FIGURE 3 is a side view of an electrode pattern for the charged particle detector of FIGURE 1 or FIG- URE 2.

FIGURE 4 is a side view of another possible electrode pattern for the detector of FIGURE 1 or FIGURE 2.

Description of an embodiment Referring to the drawing, there is shown in FIGURE 1 a charged particle detector 11 comprising a dielectric element 13 in intimate contact with a pair of metal electrodes 15 and 16. A voltage source 18, in series with a load resistor 20, is connected across the electrodes. Upon irradiation of the element 13 with charged particles, as for example with an electron beam of a long linear accelerator, a number of electrons in the dielectric element are raised to conduction bands. The number of electrons raised to a conduction band is proportional to the intensity of irradiation of the element 13. The voltage applied across the electrodes 15 and 16 from the source 18 causes a current flow through the dielectric and external circuit that includes the electrodes, source 18 and load resistor 20. An output signal is produced thereby, and it can be displayed on an oscilloscope connected across the resistor. The output signal is proportional to the intensity of irradiation of the portion of dielectric between directly opposing surfaces of the electrodes.

In practice it is found preferable that the electrodes be molecularly bonded to the dielectric to ensure electrical conduction therebetween during irradiation of the dielectric.

Any type of dielectric material or electrode metal should give significant detection currents. The primary criteria for the detector materials is that the dielectric material be resistant to the radiation to which it is exposed, and that the dielectric material and electrodes be sufficiently thin to avoid destructive thermal rises.

One convenient method of constructing the detector 11 (FIGURE 1) is to anodize one face of a sheet of aluminum foil, such foil being generally commercially available. The anodized face is aluminum oxide (Al O which is a dielectric that is resistant to destruction when irradiated with charged particles. The exposed aluminum oxide may then be coated with another metal, thereby forming a detector wherein the aluminum oxide is a dielectric element between two metal electrodes.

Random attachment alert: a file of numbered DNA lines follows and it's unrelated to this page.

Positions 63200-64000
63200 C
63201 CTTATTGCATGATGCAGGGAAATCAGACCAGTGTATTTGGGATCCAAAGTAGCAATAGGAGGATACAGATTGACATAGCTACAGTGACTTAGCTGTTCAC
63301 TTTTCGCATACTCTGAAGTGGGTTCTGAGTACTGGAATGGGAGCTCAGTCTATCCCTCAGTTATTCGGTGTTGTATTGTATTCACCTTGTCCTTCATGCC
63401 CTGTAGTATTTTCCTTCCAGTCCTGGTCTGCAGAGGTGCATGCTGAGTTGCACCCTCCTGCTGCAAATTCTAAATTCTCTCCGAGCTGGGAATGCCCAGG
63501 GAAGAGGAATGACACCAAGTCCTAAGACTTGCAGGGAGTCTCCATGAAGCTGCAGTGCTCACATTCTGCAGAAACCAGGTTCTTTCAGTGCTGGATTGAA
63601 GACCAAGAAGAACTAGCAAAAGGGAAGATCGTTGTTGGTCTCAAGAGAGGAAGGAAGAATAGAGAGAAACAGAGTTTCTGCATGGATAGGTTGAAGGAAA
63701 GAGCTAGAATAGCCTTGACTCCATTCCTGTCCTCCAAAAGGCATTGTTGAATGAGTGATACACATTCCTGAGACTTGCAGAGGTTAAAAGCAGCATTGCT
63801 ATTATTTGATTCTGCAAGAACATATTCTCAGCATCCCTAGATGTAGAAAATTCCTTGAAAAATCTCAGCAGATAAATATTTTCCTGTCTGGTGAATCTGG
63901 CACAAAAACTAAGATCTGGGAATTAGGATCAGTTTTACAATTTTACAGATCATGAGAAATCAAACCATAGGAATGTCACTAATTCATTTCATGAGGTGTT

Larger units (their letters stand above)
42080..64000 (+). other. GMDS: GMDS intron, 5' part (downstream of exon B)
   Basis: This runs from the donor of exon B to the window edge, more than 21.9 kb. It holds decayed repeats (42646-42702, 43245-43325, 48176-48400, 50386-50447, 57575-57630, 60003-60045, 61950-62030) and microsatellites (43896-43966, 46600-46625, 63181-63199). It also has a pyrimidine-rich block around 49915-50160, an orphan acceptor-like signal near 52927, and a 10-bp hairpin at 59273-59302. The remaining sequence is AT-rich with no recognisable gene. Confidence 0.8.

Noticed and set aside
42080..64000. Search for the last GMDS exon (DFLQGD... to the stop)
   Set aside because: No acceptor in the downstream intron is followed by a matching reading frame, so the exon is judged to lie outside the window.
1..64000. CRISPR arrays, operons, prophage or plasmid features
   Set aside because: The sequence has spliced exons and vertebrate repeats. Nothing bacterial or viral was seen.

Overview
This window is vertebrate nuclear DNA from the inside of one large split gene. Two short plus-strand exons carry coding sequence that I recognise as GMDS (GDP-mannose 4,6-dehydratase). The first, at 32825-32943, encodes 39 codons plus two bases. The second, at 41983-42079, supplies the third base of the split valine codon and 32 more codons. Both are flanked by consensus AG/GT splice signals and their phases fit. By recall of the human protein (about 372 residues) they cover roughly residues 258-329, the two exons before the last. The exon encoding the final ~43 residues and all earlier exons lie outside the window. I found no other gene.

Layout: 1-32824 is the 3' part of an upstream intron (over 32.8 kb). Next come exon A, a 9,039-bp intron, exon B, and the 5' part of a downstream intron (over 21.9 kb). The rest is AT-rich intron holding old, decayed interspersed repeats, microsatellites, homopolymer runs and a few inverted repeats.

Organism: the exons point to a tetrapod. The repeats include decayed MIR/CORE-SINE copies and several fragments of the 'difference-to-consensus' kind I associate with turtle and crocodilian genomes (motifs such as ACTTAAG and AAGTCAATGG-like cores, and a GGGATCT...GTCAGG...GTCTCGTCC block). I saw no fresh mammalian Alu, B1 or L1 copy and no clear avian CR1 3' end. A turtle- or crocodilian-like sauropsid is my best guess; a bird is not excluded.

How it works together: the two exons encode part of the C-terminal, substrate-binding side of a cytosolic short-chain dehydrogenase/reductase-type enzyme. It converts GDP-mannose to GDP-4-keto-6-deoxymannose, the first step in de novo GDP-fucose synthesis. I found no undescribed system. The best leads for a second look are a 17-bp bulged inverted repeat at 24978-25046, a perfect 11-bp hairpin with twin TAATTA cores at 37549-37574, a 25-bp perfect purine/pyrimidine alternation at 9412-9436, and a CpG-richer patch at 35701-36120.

The detector 11 (FIGURE 1) can also be made by coating each side of a wafer of dielectric, for example, a wafer of A1 0 with a metal that is a good electrical conductor, using standard techniques for obtaining a good metal-to-ceramic bond.

It is anticipated that other dielectric materials may provide an increased efiiciency of extracted output current for specifically applied source voltages and intensities of irradiation over the efficiency obtained with aluminum oxide. It is expected that higher efliciencies can be obtained with dielectric compounds formulated with elements from the following groups listed in the Periodic Table: Groups I and V, e.g., Na Sb; I and VI, e.g., Cu O; I and VII, e.g., CuBr; II and IV, e.g., Mg Si; II and V, e.g., Cd P II and VI, e.g., CdS; III and V, e.g., AlSb; III and VI, which includes Al O IV and IV, e.g., SiC; IV and VI, e.g., PbS; V and VI, e.g., AsO and VI and VI, e.g., TeO It is also expected that three-element dielectric compounds such as PbCO ZnSiAs CdGeP etc., would give higher efficiencies. Generally, dielectrics with small band gaps, and constructed in such a way (i.e., to be low in impurities and crystal imperfections) as to have long recombination times, are expected to be most eflicient. However, a dielectric so constructed would also be sensitive to radiation so that a compromise is necessary to give a dielectric that has a reasonable etficiency and is relatively insensitive to radiation.

Furthermore, the detector is not critical as to which electrode is presented to the charged particles, and it will operate with only an exposed end of the dielectric element presented to the radiation; the detector is not sensitive to the polarity of the source; and it is found to conduct equally in either direction.